Ants at Converge 2016
It is to Converge 2016’s credit that it provided a stage for discussing a plethora of topics that needed healthy, unbiased conversations. And the topics ranged from the heteronormative stereotypical gender division prevalent even in the country’s respectable universities to the role humour can play in educating masses on social issues.
Converge 2016 stuck to it’s tagline – For Those Who Give a Damn! And by giving a damn they meant going out there and taking steps that’ll help solve a problem the world at large is facing. Like Ritumoni Das of Kat-Katha, aptly put, to make society more inclusive and welcoming for the sex workers at GB Road and for sex workers in general one does not need to sympathise with them through eloquent words on social media. Rather it would be great if one took time out of their schedules to visit GB Road and actually talk to them and hear out their stories. That is exactly what she does through her foundation, Kat Katha and she expects the help and support from one and all in her effort to neutralize the opinion society has of sex workers and their children.
Every speaker in his or her own way urged the listeners to be harbingers of change rather than sitting and waiting for things to happen. Sabika Naqvi from Pinjra Tod made use of poetry and simple metaphors to bring forth her point struck a cord with us it did with most of the audience. She explained how society works for women in India using the metaphor of a pinjra or multiple pinjras and one can only fight and break out of one to find themselves entrapped in a larger one. Not only did the imagery resonate in our minds for a long while, we also witnessed, after a very long time an entire crowd of about 500 people ardently listening to the speaker on stage and also engaging and interacting with her through prompt responses.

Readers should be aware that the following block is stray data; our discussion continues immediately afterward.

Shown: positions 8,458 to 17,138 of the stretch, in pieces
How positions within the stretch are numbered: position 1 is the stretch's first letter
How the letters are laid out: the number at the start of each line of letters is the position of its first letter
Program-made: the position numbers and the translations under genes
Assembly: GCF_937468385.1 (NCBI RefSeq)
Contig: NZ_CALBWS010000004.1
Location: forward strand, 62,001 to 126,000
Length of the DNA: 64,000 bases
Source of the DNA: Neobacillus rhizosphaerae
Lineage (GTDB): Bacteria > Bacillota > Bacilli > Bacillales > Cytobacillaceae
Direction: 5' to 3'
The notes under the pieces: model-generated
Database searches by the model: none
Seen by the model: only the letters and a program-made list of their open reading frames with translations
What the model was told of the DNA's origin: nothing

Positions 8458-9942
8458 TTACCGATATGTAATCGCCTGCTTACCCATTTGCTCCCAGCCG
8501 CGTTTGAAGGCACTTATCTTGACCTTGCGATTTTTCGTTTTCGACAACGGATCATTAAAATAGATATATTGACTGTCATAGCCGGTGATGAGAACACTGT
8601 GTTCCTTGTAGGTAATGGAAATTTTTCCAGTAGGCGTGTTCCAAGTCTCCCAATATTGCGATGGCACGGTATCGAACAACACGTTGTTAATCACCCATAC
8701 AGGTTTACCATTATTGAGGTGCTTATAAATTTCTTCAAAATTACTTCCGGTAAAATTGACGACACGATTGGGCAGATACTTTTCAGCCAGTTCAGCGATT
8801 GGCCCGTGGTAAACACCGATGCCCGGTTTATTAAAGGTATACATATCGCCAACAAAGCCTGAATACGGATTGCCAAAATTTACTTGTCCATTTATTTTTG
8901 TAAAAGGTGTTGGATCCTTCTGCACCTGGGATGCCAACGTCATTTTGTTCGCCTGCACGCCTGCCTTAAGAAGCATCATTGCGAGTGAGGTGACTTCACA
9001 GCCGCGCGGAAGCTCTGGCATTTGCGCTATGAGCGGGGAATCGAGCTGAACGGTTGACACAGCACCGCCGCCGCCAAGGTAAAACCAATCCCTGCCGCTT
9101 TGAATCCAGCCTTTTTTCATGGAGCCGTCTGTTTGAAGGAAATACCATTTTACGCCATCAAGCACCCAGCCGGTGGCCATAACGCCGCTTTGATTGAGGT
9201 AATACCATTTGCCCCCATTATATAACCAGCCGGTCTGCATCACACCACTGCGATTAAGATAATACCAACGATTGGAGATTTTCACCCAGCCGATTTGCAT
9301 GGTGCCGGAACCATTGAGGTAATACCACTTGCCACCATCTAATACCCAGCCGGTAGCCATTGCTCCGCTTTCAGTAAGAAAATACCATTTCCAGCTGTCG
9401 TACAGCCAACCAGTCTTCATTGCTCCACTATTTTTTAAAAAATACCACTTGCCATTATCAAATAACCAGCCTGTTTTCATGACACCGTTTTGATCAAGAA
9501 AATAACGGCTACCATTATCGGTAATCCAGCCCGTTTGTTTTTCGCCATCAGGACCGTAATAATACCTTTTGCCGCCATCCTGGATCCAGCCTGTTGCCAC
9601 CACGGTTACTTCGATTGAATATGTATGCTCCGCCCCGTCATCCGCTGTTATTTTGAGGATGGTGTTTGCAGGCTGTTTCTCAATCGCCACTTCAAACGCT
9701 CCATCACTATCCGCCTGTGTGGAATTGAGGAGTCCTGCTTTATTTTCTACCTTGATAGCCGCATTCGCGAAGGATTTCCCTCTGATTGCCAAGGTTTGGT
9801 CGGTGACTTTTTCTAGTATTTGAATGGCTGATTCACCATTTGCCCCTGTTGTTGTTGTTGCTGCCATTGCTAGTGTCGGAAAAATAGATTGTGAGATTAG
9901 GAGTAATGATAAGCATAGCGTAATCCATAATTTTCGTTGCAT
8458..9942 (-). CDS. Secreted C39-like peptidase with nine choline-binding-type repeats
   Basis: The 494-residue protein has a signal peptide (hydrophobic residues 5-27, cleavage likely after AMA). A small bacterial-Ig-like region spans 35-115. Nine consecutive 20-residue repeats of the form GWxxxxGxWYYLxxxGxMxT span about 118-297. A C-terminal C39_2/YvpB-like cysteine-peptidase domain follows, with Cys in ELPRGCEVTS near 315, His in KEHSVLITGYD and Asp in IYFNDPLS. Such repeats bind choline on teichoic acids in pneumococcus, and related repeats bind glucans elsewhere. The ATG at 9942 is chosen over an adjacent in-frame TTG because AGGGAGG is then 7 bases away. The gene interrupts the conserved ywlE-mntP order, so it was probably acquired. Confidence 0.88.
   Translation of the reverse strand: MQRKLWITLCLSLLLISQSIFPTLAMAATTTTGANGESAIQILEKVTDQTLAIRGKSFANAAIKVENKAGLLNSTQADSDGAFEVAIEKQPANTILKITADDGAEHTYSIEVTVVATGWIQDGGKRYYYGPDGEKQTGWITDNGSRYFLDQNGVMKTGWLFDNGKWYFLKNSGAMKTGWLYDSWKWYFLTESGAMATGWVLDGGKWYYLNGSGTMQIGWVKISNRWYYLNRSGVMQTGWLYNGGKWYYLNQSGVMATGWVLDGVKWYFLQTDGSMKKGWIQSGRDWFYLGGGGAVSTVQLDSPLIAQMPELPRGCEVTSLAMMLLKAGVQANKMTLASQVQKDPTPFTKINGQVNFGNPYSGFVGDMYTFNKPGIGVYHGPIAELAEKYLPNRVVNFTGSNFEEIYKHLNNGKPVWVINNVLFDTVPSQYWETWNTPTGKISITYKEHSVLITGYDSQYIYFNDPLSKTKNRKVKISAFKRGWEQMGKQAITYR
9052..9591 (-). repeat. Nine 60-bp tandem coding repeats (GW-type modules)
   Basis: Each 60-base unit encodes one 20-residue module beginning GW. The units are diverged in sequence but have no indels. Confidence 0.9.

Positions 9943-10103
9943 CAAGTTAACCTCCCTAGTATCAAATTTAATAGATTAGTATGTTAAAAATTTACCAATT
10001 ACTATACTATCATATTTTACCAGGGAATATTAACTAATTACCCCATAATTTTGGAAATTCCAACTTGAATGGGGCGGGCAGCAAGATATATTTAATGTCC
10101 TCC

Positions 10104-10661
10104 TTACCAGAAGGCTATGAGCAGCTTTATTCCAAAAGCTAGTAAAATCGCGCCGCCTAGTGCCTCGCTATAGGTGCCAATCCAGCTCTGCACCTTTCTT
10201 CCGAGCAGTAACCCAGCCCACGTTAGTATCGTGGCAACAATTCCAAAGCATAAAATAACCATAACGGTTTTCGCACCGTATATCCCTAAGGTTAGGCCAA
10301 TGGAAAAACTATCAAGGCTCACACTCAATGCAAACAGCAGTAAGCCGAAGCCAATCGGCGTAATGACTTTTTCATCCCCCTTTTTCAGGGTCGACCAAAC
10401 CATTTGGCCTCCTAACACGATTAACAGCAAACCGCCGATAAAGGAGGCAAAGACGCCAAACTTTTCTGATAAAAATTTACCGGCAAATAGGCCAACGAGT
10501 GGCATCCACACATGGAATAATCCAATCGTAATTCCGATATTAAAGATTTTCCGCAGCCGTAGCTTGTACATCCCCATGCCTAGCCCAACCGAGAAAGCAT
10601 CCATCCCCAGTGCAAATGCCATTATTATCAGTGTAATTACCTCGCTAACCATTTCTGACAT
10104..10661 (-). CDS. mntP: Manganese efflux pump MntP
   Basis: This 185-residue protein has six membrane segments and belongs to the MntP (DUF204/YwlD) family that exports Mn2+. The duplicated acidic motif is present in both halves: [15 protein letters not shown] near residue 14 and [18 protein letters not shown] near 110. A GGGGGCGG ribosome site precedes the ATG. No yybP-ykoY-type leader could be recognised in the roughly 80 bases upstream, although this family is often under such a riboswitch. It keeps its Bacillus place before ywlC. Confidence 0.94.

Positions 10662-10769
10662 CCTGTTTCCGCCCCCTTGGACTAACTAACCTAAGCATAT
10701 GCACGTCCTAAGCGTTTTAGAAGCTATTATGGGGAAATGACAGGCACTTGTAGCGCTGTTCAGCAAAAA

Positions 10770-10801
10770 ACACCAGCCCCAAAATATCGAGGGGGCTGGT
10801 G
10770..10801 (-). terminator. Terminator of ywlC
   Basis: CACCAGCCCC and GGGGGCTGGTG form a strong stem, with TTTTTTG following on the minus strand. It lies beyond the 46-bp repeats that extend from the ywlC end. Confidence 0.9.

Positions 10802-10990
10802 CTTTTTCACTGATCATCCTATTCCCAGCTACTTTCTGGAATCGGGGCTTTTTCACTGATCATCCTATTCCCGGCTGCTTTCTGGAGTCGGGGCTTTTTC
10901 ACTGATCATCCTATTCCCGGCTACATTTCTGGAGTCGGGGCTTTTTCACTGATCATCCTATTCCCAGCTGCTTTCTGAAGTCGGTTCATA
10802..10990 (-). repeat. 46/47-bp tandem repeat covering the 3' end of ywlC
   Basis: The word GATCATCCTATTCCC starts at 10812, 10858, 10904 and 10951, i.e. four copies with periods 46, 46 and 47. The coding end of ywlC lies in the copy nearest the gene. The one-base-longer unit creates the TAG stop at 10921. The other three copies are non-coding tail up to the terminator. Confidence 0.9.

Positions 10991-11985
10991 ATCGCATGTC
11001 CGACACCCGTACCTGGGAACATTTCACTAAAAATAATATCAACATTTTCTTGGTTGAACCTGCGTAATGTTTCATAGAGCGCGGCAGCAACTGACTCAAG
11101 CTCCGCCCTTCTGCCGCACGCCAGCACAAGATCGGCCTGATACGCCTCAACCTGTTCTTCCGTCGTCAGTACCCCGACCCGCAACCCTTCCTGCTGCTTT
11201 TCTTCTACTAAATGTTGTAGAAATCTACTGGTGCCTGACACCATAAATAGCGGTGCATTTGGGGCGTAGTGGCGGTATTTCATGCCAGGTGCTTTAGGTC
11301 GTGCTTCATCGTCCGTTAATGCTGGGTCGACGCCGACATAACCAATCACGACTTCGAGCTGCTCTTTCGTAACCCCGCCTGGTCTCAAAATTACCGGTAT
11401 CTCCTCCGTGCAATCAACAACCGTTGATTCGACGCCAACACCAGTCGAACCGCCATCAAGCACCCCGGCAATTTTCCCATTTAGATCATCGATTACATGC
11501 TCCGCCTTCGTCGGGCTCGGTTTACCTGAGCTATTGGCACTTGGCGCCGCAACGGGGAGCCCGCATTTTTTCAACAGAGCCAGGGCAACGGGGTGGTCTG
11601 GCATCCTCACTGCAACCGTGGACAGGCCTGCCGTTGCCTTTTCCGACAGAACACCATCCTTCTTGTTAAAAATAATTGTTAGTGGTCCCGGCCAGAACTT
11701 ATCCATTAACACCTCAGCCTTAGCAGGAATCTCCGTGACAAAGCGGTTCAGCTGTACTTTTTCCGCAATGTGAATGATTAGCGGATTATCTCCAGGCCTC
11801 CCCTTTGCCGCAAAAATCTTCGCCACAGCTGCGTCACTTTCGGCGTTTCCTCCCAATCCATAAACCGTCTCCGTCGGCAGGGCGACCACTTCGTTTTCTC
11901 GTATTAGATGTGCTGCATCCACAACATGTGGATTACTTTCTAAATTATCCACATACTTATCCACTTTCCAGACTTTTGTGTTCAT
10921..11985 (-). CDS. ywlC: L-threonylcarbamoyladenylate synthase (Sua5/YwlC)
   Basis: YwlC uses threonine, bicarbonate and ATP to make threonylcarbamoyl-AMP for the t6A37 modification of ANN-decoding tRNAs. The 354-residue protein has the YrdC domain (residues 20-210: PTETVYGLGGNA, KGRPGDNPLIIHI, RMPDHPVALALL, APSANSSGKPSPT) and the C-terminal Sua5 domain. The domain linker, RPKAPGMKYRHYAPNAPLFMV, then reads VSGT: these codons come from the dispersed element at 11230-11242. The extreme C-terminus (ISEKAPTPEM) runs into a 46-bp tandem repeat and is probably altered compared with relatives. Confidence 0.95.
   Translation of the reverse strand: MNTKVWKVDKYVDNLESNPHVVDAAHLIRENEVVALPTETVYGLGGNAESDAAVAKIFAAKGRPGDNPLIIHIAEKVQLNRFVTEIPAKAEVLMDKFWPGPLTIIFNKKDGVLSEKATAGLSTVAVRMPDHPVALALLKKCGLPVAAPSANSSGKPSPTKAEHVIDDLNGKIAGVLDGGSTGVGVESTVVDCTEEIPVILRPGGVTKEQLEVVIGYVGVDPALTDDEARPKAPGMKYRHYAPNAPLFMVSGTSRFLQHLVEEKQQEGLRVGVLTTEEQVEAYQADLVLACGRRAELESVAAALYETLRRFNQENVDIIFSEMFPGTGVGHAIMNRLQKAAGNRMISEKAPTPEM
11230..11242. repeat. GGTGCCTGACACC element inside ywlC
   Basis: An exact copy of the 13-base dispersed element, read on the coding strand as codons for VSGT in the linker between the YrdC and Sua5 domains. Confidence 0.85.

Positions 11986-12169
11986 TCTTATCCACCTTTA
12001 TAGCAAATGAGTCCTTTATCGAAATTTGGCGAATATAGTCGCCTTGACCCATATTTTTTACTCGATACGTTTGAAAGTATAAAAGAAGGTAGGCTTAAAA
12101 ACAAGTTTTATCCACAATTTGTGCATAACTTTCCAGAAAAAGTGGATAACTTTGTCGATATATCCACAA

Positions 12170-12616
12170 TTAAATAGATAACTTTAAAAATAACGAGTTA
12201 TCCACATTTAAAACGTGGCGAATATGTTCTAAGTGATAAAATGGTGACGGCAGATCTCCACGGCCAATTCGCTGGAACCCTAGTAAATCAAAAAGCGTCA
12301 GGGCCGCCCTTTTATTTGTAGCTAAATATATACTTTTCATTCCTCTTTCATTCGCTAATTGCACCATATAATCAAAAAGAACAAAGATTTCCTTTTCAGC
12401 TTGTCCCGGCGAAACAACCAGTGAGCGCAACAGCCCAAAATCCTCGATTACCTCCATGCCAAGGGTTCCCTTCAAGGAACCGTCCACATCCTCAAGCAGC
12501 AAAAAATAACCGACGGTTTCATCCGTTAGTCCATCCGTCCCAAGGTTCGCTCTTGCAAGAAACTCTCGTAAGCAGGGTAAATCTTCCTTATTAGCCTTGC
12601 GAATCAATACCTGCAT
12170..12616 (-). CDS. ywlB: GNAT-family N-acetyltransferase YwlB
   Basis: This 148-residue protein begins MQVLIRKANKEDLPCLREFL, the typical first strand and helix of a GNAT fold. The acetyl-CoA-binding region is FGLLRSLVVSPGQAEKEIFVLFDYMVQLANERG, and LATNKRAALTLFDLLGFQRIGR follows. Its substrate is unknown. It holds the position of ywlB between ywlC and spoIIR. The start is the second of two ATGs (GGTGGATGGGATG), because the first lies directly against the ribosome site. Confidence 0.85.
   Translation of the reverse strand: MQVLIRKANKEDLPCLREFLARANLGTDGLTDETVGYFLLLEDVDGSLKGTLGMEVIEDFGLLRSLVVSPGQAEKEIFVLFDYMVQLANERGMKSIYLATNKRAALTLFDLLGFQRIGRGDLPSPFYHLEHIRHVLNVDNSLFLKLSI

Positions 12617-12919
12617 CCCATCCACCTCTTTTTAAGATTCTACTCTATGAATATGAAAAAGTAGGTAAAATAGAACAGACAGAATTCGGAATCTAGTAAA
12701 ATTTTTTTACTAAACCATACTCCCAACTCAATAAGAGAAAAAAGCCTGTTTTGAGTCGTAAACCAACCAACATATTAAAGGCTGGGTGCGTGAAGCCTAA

While she used an emotional approach to drive home her point, Tanmay Bhat did it in his own humourous way. Since ancient Greek civilization we have been told while tragedy is an inward reflection of an individual, to create a mirror for society we need humour. And that is exactly what Tanmay said. While most the things that he mentioned in his talk weren’t new or unheard of, there wasn’t anything in his speech that we wouldn’t agree to. And at a time, when every event is greeted with an overload of venom spewing on the internet, his idea of using humour to educate people and dissipate the cumulative anger seems the most logical one. And if you need some inspiration on how its done you can always look up AIB’s videos for inspiration.
If we had to sum up the message of the entire event in a sentence it would be this – In order to break stereotypes, we need to initiate unbiased conversations. And as M Suman rightly pointed out in her speech, the only to end stereotyping is by talking to people and discovering for yourself that the notions you have of them were never real in the first place.
All images have been sourced from Youth Ki Awaaz’s Facebook page.
P.S. We would also like to mention that we loved the diary that we received at the entrance.